best binoculars?
January 30, 2006 8:03 PM   Subscribe

Re: binoculars. What do I look for and what is the best for my money? We are hiking/mountaineering with kids.

We are ramping up for some serious hiking and exploring in the coming months. We have been hiking alot but I am always sad when the kids (my boys) miss being able to witness the occasional Golden Eagle, coyote, mountain lion or big horned sheep because we don't have field glasses/binoculars. What would be the best for us? Keep in mind that we will be visiting mountain tops with incredible long-range views. Looking at the moon and stars is good too! Thanks in advance.
posted by snsranch to Sports, Hobbies, & Recreation (8 answers total)
From your description it sounds like magnification is important. These days you have some great options in image stabilizing optics. Otherwise stay at 12x or 10x. A wide field of view is nice at these powers but you will trade eye relief (how far you can hold them from your eyes). Everything is a trade-off. One recommendation, go with the more traditional looking porro-prism types. They lack the sex/snob appeal that roof prisms carry, but they are much cheaper and work equally as well and probably better. Small binoculars are nice for hiking but you give up light gathering capacity, which is especially noticeable with higher magnification. For inexpensive binoculars I recommend Swift - very good quality at reasonable prices. Nikon E series would be a nice step up and of course the sky is the limit with these things.
posted by caddis at 8:22 PM on January 30, 2006

See A better view desired

I have the Nikon Venturer LX 8x32 (gen 1) that he recommends and man they are incredible. The picture seems better than reality.


posted by ccoryell at 8:57 PM on January 30, 2006

Ditto odinsdream - but also, have a budget in mind - these things can get expensive!

Comparison of types available at your price point will yield a clear winner - You *do* get what you pay for, so Zeiss glass (T* designation) will run at around the $400+ mark second hand for example, but boy are they 'good' - at this pricepoint, they had better be though! I have a set of 10x42 that allows fantastic viewing, but the cost is huge.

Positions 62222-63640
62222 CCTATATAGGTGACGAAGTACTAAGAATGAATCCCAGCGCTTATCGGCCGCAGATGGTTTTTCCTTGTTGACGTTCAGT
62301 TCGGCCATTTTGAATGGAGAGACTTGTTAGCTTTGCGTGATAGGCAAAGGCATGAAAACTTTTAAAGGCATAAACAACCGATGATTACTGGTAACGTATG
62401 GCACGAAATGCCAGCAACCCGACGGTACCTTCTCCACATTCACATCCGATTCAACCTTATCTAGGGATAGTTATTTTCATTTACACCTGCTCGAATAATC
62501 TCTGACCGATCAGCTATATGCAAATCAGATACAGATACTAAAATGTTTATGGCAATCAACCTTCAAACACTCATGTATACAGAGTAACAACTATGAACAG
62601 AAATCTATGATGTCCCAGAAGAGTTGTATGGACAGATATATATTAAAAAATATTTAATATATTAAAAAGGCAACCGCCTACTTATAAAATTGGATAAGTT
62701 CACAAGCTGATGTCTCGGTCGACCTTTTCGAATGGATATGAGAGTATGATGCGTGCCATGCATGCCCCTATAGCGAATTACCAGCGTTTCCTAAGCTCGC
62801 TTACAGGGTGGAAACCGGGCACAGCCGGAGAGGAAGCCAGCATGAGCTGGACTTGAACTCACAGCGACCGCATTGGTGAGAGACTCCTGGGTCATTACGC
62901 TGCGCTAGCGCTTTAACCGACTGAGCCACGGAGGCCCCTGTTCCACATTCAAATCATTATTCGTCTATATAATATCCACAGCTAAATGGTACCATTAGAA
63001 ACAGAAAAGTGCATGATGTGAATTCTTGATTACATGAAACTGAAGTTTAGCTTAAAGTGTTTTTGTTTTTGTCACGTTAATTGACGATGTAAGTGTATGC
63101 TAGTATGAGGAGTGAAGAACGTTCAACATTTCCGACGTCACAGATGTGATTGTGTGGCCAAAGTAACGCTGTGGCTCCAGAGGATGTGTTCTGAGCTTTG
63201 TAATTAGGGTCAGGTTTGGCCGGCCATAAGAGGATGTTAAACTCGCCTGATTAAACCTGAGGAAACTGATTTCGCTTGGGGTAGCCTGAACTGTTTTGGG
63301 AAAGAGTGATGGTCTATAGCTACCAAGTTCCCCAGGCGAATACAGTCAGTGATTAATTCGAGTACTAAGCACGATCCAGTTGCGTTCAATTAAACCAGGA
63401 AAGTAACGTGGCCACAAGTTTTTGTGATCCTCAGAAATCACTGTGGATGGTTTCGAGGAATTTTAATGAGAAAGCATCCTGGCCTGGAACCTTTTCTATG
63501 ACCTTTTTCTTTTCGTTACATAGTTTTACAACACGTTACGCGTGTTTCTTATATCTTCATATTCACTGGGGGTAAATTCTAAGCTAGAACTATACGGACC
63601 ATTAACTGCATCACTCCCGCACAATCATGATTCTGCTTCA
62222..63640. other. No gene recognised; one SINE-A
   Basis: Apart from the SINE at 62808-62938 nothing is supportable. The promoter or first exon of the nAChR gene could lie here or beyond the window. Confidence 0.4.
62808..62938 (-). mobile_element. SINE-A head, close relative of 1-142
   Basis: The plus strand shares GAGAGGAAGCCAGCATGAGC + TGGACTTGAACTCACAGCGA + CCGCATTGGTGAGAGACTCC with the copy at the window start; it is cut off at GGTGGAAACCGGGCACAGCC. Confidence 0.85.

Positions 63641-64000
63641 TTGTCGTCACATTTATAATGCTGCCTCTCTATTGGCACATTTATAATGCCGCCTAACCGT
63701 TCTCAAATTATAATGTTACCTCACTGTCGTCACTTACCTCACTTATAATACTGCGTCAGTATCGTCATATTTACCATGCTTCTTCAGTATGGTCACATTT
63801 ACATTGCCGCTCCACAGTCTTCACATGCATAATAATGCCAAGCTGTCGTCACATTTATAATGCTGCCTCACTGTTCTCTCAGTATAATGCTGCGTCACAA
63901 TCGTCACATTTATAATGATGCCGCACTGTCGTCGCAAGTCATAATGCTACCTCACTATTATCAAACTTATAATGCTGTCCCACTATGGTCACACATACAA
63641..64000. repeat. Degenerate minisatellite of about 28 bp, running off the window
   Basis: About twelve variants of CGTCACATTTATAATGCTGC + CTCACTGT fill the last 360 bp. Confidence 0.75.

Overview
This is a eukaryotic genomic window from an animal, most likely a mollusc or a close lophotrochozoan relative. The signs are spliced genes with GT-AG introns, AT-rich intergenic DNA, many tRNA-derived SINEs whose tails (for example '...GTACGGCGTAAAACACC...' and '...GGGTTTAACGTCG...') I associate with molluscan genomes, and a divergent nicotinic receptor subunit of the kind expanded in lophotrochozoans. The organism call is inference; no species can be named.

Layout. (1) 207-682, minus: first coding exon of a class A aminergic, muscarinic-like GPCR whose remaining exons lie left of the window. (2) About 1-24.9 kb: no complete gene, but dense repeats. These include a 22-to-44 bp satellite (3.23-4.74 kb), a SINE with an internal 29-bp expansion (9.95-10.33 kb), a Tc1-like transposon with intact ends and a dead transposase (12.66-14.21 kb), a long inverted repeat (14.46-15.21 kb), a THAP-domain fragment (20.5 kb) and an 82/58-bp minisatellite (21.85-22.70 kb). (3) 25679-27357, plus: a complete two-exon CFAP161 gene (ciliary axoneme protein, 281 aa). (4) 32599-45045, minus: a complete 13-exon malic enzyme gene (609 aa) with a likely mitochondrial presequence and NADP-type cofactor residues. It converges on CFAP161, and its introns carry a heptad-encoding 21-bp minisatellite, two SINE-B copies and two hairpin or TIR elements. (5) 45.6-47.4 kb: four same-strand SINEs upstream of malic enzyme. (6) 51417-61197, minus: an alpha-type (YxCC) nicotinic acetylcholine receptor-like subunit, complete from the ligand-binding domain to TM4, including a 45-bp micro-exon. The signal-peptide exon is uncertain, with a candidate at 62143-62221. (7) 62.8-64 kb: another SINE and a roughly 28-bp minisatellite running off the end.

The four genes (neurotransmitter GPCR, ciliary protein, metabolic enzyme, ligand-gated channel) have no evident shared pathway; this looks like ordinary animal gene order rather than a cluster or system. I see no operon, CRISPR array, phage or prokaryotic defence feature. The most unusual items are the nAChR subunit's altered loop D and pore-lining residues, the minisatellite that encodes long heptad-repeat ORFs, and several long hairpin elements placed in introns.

I have been through a few pairs historically, before biting the bullet and buying 'expensive' - and I wish I had taken that decision earlier.

Some things to be aware of - if you wear glasses, ensure that you are immediately comfy with whichever set you favour - they should feel like your favourite item of clothing straight away; also, ensure that if you are prone to motion sickness in any way, that you 'try' using the favoured set for a period of time (standing in a store looking through a set for 5 minutes seems silly, but it's worth it) - there are sets available with image stabilisation that work wonderfully.

Final suggestion; what you're looking for, to compare and contrast sets, is brightness - the bigger the zoom factor, the harder it is to keep the image bright, and so distinct/visible - the break point will depend on your decision regarding proximity to subject - IE no use getting really bright small zoom if you're expecting to see things a way away.
posted by DrtyBlvd at 6:40 AM on January 31, 2006

after you've decided how much magnification you want to have, you want to carefully consider the ratio of the power to objective lens.

basically, when you see numbers such as 7x50 or 10x42, you're dealing with (power)x(objective lens diameter). the first number will determine how much larger what you see will appear to be-- 7x50 = an image that's 7x larger than what's seen with the naked eye.

the reason why the second number and ratio is important is because it determines the image's brightness. a larger lens diameter results in more light-gathering ability. you'll want to try to get something with a ratio of 5; the objective lens diameter should be 5 times greater than the power.